The average person wears over 9,000 missense variations. Most are benign and have little or no effect, but others are pathogenic and can seriously disrupt protein function. Missense variants can be used in the diagnosis of rare genetic diseases, where a few missense variants, or even just one, can directly cause a disease. They are also important for studying complex diseases, such as type 2 diabetes, which can be caused by a combination of many different types of genetic changes.
Classification of missense variants is an important step in understanding which of these protein changes could give rise to disease. Of the more than 4 million missense variants already observed in humans, only 2% have been annotated as pathogenic or benign by experts, or around 0.1% of the 71 million possible missense variants. The remainder are considered “variants of unknown significance” due to the lack of experimental or clinical data on their impact. With AlphaMissense, we now have the clearest picture yet by classifying 89% of variants using a threshold that yielded 90% accuracy on a database of known disease variants.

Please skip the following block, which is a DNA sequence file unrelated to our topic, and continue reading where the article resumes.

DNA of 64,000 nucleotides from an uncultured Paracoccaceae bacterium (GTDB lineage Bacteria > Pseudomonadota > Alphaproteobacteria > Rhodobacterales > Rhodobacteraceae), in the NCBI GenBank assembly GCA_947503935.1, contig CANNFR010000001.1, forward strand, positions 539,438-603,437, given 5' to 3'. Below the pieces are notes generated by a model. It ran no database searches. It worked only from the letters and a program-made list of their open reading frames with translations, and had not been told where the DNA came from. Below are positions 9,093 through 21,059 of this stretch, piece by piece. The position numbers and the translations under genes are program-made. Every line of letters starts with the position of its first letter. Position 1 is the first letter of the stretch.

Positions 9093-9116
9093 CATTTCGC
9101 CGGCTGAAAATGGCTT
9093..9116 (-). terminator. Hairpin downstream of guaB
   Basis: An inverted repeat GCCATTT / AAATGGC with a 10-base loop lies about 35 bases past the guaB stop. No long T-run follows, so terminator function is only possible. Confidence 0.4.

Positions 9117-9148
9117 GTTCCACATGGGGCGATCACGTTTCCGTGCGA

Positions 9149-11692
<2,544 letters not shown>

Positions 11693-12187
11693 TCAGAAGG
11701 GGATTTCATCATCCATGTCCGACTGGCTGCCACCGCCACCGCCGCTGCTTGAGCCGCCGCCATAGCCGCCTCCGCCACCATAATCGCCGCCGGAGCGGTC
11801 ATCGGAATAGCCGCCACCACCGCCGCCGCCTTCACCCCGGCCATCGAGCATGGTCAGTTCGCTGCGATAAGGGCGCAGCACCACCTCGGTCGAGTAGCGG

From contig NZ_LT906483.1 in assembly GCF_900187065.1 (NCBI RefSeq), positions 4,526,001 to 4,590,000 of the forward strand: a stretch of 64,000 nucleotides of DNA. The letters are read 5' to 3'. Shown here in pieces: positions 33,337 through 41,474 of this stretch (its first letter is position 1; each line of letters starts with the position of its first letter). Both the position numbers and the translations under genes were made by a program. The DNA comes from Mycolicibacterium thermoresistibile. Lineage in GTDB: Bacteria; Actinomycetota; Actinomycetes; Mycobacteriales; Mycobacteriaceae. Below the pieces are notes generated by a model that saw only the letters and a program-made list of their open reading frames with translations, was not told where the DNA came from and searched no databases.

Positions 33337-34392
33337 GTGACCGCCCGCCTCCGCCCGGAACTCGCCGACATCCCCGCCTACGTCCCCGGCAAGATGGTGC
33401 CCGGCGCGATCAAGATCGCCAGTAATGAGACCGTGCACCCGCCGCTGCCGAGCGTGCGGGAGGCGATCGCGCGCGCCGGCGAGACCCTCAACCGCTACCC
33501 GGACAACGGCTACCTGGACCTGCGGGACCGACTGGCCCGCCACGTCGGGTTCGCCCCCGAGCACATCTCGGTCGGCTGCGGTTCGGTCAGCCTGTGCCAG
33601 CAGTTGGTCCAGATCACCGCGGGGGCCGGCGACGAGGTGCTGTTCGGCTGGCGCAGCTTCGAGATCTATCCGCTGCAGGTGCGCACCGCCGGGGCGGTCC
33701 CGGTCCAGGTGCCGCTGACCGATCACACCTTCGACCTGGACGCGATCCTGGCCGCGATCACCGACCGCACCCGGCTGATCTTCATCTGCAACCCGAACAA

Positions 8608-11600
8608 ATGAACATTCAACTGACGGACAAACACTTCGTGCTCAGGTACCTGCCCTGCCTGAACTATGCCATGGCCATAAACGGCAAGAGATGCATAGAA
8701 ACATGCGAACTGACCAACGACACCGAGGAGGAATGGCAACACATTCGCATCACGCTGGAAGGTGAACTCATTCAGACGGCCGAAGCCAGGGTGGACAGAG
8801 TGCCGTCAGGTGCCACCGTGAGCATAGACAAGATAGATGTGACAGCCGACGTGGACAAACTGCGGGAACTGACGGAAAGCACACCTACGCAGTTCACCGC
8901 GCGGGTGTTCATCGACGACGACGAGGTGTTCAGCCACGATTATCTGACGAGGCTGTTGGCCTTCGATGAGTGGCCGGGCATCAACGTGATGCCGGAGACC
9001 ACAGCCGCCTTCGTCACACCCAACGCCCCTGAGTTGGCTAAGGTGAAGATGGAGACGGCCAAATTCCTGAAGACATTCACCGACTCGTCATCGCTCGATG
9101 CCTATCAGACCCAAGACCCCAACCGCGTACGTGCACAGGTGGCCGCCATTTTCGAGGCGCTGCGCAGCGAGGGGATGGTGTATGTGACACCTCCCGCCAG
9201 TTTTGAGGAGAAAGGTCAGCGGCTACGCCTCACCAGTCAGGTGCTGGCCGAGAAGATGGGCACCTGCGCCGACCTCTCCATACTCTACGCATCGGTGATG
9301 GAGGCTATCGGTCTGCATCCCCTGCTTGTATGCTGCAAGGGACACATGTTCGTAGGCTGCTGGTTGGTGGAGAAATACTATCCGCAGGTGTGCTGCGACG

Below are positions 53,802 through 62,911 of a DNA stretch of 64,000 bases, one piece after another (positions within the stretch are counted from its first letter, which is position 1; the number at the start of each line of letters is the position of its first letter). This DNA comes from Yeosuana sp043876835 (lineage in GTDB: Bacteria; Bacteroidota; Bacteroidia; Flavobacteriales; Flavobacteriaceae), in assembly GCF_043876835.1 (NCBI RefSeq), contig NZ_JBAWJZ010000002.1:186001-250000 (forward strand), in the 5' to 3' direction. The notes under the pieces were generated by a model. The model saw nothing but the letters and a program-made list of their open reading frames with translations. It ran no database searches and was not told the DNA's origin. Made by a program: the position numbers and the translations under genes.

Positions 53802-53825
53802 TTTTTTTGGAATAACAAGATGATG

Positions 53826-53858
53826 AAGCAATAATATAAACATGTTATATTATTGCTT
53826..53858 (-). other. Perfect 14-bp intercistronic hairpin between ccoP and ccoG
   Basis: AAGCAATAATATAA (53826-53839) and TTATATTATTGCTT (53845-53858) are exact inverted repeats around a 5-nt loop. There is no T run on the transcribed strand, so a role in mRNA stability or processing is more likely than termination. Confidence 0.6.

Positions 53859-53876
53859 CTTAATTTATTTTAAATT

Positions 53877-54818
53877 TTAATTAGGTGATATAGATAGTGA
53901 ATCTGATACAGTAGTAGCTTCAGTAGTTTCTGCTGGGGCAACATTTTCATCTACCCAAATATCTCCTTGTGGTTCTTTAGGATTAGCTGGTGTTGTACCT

Pathogenic or benign: how AlphaMissense classifies variants
AlphaMissense is based on our revolutionary model AlphaFold, which predicted the structures of almost every protein known to science from their amino acid sequences. Our adapted model can predict the pathogenicity of missense variants altering individual amino acids of proteins.
To train AlphaMissense, we refined AlphaFold on labels distinguishing variants observed in closely related human and primate populations. Commonly observed variants are treated as benign and never-seen variants are treated as pathogenic. AlphaMissense does not predict the change in protein structure upon mutation or other effects on protein stability. Instead, it leverages databases of associated protein sequences and the structural context of variants to produce a score between 0 and 1, roughly assessing the likelihood that a variant is pathogenic. Continuous scoring allows users to choose a threshold for classifying variants as pathogenic or benign that matches their accuracy requirements.